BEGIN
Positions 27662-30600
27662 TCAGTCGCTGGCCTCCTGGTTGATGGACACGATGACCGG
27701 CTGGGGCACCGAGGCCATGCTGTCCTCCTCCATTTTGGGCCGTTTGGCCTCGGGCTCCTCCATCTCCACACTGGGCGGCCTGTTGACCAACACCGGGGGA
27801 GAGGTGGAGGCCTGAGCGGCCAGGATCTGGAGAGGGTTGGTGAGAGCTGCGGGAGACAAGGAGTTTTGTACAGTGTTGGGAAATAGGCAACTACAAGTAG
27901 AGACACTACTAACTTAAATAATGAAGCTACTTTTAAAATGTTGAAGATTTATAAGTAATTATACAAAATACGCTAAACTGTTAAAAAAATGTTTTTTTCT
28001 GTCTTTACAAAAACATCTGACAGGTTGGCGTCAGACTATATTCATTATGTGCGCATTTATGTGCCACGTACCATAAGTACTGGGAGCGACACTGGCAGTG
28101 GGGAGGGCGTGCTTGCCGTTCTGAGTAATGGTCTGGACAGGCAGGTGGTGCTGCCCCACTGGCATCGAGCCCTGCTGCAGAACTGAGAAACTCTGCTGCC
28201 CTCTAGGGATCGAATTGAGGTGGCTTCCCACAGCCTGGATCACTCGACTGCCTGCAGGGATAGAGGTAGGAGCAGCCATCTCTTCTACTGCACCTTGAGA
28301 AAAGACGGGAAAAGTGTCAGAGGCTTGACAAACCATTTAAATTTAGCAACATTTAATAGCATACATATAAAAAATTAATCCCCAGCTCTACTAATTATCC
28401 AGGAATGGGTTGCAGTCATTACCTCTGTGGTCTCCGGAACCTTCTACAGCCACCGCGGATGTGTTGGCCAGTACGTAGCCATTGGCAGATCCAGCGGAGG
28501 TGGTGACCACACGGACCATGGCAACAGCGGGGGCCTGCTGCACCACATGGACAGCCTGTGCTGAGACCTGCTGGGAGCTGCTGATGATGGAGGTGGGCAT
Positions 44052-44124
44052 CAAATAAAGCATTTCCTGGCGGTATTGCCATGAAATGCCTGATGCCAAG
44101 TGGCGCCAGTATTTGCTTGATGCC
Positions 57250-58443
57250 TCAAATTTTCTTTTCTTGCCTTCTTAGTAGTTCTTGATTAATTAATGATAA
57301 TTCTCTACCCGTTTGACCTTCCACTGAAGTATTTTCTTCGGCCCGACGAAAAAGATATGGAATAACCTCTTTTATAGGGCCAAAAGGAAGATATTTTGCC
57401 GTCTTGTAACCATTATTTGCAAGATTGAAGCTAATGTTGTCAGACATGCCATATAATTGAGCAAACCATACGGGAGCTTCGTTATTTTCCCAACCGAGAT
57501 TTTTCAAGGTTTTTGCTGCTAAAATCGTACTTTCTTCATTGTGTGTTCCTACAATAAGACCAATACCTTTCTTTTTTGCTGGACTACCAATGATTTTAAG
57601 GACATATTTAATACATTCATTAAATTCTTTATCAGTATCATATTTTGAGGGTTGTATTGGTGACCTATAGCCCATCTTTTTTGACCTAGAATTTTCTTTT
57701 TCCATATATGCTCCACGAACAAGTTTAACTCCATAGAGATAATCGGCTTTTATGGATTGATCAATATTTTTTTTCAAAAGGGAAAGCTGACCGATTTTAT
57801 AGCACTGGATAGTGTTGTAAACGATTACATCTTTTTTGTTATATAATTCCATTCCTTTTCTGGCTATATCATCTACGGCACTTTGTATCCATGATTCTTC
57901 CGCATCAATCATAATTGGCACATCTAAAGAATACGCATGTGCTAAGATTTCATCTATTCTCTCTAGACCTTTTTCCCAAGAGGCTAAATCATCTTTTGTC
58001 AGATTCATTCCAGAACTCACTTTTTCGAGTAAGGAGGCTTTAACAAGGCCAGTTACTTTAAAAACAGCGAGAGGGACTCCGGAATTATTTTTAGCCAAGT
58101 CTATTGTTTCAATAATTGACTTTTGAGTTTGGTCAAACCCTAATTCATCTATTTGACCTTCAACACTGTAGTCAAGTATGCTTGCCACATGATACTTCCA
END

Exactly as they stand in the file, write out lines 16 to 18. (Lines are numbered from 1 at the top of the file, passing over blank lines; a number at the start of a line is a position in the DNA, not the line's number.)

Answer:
57250 TCAAATTTTCTTTTCTTGCCTTCTTAGTAGTTCTTGATTAATTAATGATAA
57301 TTCTCTACCCGTTTGACCTTCCACTGAAGTATTTTCTTCGGCCCGACGAAAAAGATATGGAATAACCTCTTTTATAGGGCCAAAAGGAAGATATTTTGCC
57401 GTCTTGTAACCATTATTTGCAAGATTGAAGCTAATGTTGTCAGACATGCCATATAATTGAGCAAACCATACGGGAGCTTCGTTATTTTCCCAACCGAGAT